Twenty districts comprise one-fourth of Germany's stationary retail turnover
GfK’s 2018 regional retail turnover prognosis
GfK’s latest prognosis of regional retail turnover in 2018 shows promising conditions for retail locations not just in Germany’s most populous metropolises, but also in several mid-sized cities.
GfK’s study “GfK Retail Turnover 2018” forecasts a 2018 turnover volume of €419.7 bil. for Germany’s stationary retail trade. This equates to a slight nominal increase of one percent compared to the previous year.
Many factors impact whether more money in real terms is available to retail. Industry-specific challenges such as trends in commodity and wholesale prices and especially the growth of online trade play an important role in this regard.
Regional distribution of turnover in Germany
As expected, Germany's most populous districts generate the highest retail turnover. Metropolitan areas such as Berlin, Hamburg and Munich far outpace Germany’s other districts in terms of total retail turnover. With more than three million inhabitants, Germany’s capital Berlin has a retail turnover of €18.7 bil., which equates to 4.46 percent of the country’s total retail turnover. Hamburg has a retail turnover of €11.4 bil. (2.73%), and Munich has €11.1 bil. (2.64%). Urban districts such as Frankfurt, Stuttgart and Düsseldorf each have one percent of Germany’s total retail turnover.
Top 20 districts for total retail turnover
|ranking||urban district (UD) / rural district (RD||inhabitants||retail turnover in mil. €||share of total stationary retail turnover|
|1||Berlin UD||3,550,948||18,712.6||4.46 %|
|2||Hamburg UD||1,798,654||11,440.5||2.73 %|
|3||Munich UD||1,452,826||11,098.7||2.64 %|
|4||Cologne UD||1,070,357||7,234.6||1.72 %|
|5||Hannover region||1,146,225||6,698.4||1.60 %|
|6||Frankfurt am Main UD||731,009||4,430.0||1.06 %|
|7||Stuttgart UD||626,144||4,232.2||1.01 %|
|8||Düsseldorf UD||611,302||4,221.5||1.01 %|
|9||Nuremberg UD||510,405||3,571.1||0.85 %|
|10||Dortmund UD||585,352||3,499.4||0.83 %|
|11||Essen UD||583,768||3,360.2||0.80 %|
|12||Bremen UD||563,257||3,201.5||0.76 %|
|13||Recklinghausen RD||617,364||3,148.5||0.75 %|
|14||Aachen City region||550,261||3,034.8||0.72 %|
|15||Dresden UD||543,501||3,007.3||0.72 %|
|16||Rhein-Sieg-Kreis RD||597,475||2,813.4||0.67 %|
|17||Leipzig UD||564,305||2,756.9||0.66 %|
|18||Mettmann RD||483,581||2,584.5||0.62 %|
|19||Rhein-Neckar-Kreis RD||543,889||2,516.9||0.60 %|
|20||Ludwigsburg RD||536,480||2,504.2||0.60 %|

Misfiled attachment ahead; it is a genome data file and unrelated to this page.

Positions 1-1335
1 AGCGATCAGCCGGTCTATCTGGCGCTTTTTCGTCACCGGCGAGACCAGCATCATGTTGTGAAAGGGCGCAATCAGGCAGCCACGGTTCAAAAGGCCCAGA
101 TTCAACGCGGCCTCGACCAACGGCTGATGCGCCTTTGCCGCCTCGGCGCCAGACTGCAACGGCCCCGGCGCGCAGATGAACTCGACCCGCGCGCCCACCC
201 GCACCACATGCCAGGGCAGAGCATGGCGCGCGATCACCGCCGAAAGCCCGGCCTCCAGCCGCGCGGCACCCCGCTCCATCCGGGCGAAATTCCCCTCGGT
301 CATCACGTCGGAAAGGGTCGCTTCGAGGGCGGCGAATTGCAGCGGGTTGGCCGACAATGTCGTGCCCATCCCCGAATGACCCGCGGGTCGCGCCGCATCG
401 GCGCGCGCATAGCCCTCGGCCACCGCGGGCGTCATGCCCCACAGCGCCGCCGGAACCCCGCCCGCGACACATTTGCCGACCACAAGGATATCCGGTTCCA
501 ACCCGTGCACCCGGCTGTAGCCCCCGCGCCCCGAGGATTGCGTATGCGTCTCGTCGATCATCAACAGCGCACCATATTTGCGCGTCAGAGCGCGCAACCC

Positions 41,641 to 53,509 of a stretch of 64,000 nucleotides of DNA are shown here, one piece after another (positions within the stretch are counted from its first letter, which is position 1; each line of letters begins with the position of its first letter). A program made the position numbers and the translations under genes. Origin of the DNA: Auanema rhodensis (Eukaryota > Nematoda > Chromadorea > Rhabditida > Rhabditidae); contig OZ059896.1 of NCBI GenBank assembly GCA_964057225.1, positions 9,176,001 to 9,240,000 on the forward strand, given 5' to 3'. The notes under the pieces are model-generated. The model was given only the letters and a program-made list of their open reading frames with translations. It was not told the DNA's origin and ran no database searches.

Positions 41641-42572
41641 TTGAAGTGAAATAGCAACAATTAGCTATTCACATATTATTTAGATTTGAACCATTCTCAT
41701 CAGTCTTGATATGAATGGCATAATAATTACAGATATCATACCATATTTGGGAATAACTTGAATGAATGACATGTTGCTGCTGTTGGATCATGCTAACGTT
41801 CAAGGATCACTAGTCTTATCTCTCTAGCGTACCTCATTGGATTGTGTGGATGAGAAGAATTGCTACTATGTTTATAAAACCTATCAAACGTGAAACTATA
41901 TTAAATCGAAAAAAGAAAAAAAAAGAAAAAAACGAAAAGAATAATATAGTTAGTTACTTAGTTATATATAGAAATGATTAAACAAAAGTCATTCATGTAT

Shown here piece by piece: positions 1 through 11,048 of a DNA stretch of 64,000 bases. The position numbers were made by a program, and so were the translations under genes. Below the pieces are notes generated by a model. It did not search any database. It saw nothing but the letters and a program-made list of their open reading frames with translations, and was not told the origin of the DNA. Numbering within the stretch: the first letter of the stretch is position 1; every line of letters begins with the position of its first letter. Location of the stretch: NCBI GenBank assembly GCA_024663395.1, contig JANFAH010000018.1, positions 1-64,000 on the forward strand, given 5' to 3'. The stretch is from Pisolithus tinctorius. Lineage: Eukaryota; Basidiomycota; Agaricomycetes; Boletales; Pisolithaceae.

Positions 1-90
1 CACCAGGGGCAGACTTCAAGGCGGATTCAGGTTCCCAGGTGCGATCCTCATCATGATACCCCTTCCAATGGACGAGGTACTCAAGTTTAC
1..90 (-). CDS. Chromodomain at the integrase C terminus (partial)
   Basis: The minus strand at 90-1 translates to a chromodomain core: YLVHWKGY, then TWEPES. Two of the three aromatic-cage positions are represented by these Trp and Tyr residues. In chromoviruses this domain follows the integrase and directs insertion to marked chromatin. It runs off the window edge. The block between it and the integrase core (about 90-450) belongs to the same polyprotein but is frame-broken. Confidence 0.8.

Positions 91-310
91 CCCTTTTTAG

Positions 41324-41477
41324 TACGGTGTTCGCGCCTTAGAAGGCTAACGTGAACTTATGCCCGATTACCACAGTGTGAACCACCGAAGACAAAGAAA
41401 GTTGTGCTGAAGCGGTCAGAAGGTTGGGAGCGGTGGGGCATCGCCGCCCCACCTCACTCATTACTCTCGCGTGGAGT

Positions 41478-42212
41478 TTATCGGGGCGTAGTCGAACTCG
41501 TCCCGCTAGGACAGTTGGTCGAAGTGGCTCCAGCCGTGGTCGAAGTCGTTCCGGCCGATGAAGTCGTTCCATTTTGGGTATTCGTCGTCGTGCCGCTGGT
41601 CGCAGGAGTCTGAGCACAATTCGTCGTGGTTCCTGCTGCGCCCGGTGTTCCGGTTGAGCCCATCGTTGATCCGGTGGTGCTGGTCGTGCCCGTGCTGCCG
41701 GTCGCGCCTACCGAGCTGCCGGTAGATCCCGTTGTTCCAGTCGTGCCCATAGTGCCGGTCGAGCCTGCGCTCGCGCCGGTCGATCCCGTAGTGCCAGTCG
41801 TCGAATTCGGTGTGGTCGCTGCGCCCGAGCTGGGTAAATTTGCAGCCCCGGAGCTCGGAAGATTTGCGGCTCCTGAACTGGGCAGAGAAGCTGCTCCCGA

source: GfK Retail Turnover Germany 2018; UD = urban district; RD = rural district
Germany's top ten districts comprise almost 18 percent of the nation's total stationary retail turnover, while the top 20 districts comprise approximately one-fourth. Once they achieve a certain critical mass, retail locations attract consumers from further afield due to a larger selection, opportunities to find good deals and an appealing shopping atmosphere. But these retail hotspots also have the most competition and highest rent levels, if there are suitable vacancies at all.
Given this, smaller locations can represent important growth opportunities for expansion-oriented retailers. Mid-sized cities that supply the surrounding area with goods and services can command per-capita retail turnover values twice that of the national average. This is the case in 2018 for the urban districts of Würzburg, Passau and Straubing, which lead the district rankings for per-capita turnover potential. With the exception of the urban district of Trier, the top ten spots are all held by Bavarian urban districts. But compared to the country’s large metropolises, these districts have much lower total retail turnover volumes due to the smaller number of inhabitants.
The highest-ranking city with more than 300,000 inhabitants in the per-capita turnover rankings is the urban district of Mannheim in twentieth place. This location has a per-capita turnover that is 1.5 times the national average. With a forecasted total retail turnover volume of approximately €2.4 bil., Mannheim ranks twenty-first in the volume-based rankings, which puts it just behind Ludwigsburg, a rural district with more than 500,000 inhabitants.
Top 20 districts for per-capita retail turnover
|index ranking||urban district (UD) / rural district (RD)||inhabitants||retail turnover in mil. €||retail turnover index|
|4||Weiden i.d.OPf. UD||42,369||410.4||190.1|
|8||Kempten (Allgäu) UD||67,028||602.1||176.3|
source: GfK Retail Turnover Germany 2018; UD = urban district; RD = rural district; per-capita index (100 = national average)
Note: The per-capita values represent a purely mathematical benchmark, because retail at the respective locations is by no means driven only by local inhabitants. Insight into the drawing power of the regions in question can be gained by correlating retail turnover with population size.
About the study
GfK Retail Turnover shows the regional distribution of stationary retail turnover. In contrast to GfK Purchasing Power, which is calculated at consumers’ places of residence, GfK Retail Turnover refers to points of sale. The retail turnover values exclude automobile and fuel sales as well as online and mail-order trade.
GfK annually calculates GfK Retail Turnover for every regional level as a total volume as well as per inhabitant in euros and as an index (German average = 100). These calculations are carried out for all of Germany's urban and rural districts, postcodes and municipalities with more than 10,000 inhabitants.
The study "GfK Retail Turnover" is also available for many other European countries.
Additional information on GfK’s regional market data can be found here.
Print-quality illustrations can be found here.
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